Monday Wimbledon Schedule; Jankovic Limps Through
by Staff | June 28th, 2008, 11:14 pm

Nadal, Murray Head Fed Threats Advancing Saturday at Wimbledon

World No. 2 Rafael Nadal joined the final 16 at Wimbledon on Saturday, straight-setting No. 27 seed Nicolas Kiefer to set up a Monday meeting with No. 17 seed Mikhail Youzhny. All 16 remaining players will be in action Monday at Wimbledon following the middle Sunday off.

Youzhny advanced with a tough five-set win over No. 16 seed Radek Stepanek.

Other players into the Round of 16 Saturday were (8) Richard Gasquet (d. (28) Gilles Simon in four), (12) Andy Murray (d. Tommy Haas in four), and unseeded Croat Marin Cilic (d. (14) Paul-Henri Mathieu in four).

The Brit attention Monday will be on the Murray vs. Gasquet clash.

“He’s a very talented player and has one of the best backhands in the game, but I feel like I’m playing well enough to win the match,” Murray told BBC Sport.

Serb Janko Tipsarevic made good on his earlier upset over Andy Roddick, on Saturday upsetting No. 25 seed Dmitry Tursunov in straight sets.

Winners in all-unseeded play were German and Blake-beater Rainer Schuettler (d. Guillermo Garcia-Lopez), and Frenchman Arnaud Clement (d. Jurgen Melzer from a set down).

Squaring off Monday will be (1) Roger Federer vs. (20) Lleyton Hewitt, (8) Richard “Baby Fed” Gasquet vs. (12) Andy Murray, (2) Rafael Nadal vs. (17) Mikhail Youzhny, Marat Safin vs. (13) Stan Wawrinka, Janko Tipsarevic vs. Rainer Schuettler, (22) Fernando “Hot Sauce” Verdasco vs. Mario “Baby Goran” Ancic, Marin Cilic vs. Arnaud Clement, and (10) Marcos Baghdatis vs. (31) Feliciano “F-Lo” Lopez.

Drama Queen Jankovic Survives at Wimbledon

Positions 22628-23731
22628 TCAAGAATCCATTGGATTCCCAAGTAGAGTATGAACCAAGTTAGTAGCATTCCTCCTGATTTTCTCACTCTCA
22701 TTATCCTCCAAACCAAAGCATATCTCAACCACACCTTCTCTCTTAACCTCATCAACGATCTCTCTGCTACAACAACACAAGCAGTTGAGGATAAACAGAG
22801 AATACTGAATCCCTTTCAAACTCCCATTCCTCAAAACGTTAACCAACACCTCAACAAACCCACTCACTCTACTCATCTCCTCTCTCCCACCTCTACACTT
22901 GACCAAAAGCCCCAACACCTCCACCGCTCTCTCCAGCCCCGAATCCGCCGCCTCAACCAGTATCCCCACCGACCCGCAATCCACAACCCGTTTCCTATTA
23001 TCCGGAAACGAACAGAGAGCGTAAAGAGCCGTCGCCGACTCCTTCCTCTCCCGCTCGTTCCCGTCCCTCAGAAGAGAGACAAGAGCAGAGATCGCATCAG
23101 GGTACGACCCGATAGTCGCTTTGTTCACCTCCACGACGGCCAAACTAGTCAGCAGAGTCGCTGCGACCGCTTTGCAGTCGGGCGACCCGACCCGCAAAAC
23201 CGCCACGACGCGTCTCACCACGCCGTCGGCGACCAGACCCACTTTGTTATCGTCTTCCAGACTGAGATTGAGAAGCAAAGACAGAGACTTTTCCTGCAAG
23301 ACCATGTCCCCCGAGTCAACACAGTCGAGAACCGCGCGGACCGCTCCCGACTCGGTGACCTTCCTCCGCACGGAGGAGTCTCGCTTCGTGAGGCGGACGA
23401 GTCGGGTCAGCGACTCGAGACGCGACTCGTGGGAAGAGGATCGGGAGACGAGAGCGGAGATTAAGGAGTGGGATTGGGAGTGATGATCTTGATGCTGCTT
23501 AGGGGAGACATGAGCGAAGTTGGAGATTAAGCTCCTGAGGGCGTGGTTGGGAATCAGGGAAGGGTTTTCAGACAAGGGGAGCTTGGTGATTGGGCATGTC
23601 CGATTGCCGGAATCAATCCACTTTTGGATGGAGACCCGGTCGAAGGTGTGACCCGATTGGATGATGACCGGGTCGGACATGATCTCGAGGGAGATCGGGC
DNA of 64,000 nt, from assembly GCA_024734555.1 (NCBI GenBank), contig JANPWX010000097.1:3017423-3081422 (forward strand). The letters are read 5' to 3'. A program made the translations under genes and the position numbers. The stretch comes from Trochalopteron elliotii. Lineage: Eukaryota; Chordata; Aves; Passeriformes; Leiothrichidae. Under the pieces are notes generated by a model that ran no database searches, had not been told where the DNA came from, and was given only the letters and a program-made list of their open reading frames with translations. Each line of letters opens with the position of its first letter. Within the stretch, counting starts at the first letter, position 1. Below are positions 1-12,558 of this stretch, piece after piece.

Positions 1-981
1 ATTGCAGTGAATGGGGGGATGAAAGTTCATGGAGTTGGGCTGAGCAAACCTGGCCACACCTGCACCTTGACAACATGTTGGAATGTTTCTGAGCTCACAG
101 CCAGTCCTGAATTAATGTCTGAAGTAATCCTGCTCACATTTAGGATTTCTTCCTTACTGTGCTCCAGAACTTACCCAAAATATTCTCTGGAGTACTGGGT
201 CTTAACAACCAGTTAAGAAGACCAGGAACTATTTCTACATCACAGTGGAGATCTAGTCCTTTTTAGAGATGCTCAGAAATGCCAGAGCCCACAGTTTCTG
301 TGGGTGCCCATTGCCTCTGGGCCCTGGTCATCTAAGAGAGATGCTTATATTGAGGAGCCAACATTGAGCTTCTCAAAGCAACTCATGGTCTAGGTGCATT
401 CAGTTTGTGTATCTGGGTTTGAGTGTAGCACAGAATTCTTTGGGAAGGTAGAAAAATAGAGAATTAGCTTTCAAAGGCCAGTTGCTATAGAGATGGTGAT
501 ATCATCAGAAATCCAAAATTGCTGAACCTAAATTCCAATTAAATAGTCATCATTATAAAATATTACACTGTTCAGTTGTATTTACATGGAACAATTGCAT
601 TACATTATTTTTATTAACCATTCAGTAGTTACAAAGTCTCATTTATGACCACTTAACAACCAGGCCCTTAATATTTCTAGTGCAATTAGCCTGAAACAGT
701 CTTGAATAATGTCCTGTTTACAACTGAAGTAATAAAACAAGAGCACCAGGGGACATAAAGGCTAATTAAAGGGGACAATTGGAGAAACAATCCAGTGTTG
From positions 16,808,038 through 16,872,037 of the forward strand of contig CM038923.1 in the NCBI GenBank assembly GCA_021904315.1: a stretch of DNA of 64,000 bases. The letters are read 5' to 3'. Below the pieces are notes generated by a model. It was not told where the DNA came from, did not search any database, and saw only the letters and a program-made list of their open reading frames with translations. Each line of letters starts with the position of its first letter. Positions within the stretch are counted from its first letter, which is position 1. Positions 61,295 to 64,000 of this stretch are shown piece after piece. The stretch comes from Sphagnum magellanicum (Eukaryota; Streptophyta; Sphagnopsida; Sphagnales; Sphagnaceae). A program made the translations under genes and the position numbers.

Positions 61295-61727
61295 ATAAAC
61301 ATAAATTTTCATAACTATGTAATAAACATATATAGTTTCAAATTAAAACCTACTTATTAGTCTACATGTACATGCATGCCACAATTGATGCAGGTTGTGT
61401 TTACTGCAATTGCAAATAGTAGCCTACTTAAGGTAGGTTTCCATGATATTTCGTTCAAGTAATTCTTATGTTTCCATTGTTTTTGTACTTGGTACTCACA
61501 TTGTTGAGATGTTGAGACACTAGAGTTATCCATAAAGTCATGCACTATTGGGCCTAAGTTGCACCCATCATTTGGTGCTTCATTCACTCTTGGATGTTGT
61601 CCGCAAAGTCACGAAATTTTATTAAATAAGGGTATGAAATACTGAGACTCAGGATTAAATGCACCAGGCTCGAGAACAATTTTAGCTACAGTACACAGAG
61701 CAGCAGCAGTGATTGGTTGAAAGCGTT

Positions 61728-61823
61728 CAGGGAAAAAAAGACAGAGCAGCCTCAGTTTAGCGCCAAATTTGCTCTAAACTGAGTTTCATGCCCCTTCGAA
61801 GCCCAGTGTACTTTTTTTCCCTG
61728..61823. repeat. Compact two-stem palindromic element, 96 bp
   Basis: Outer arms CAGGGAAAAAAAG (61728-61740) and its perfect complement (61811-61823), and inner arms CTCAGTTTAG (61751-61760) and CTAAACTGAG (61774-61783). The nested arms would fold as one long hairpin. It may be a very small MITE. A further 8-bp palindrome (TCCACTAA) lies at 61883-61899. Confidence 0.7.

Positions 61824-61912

No. 2 seed Jelena Jankovic reinforced her drama-queen moniker Saturday at Wimbledon, limping through the third set and a knee injury in a gutsy win over No. 31-seeded teen Caroline Wozniacki 2-6, 6-4, 6-2.

Jankovic appeared to hyperextend her knee in the first set, but it wasn’t until after the second set that she called a trainer, had her knee heavily bandaged, then later had the trainer remove the bandage when she complained she couldn’t feel her knee.

“It happened in the beginning of the first set,” Jankovic told reporters. “I slid and my leg went straight and then bent so quickly, and it was a sharp pain in that moment. But then I continued to play and play, and it was getting worse and worse. Because especially on grass you have to stay low every time. You have to bend a lot. And especially in the end, in the third set, I was struggling a little bit, but somehow came through.”

No. 7 seed Venus Williams was also tested after cruising through an easy first set 6-1 against a nervous Maria Jose Martinez Sanchez. In the second set the Spaniard attacked the net against the American at every opportunity, displaying a deft touch and keeping the elder Williams sister off balance. Williams eventually broke at 5-5 and served out the match for a 6-1, 7-5 victory.

“The second set she just changed her strategy, started playing better, and got that break back,” Williams said. “Played aggressive to get the break back. I was pretty happy because she started putting some pressure on. I had some good answers.”

Winners in all-unseeded play were Alla Kudryavtseva (d. Shuai Peng in three), Thai Tamarine Tanasugarn (d. Marina Erakovic in three), and Alisa Kleybanova (d. Ai Sugiyama).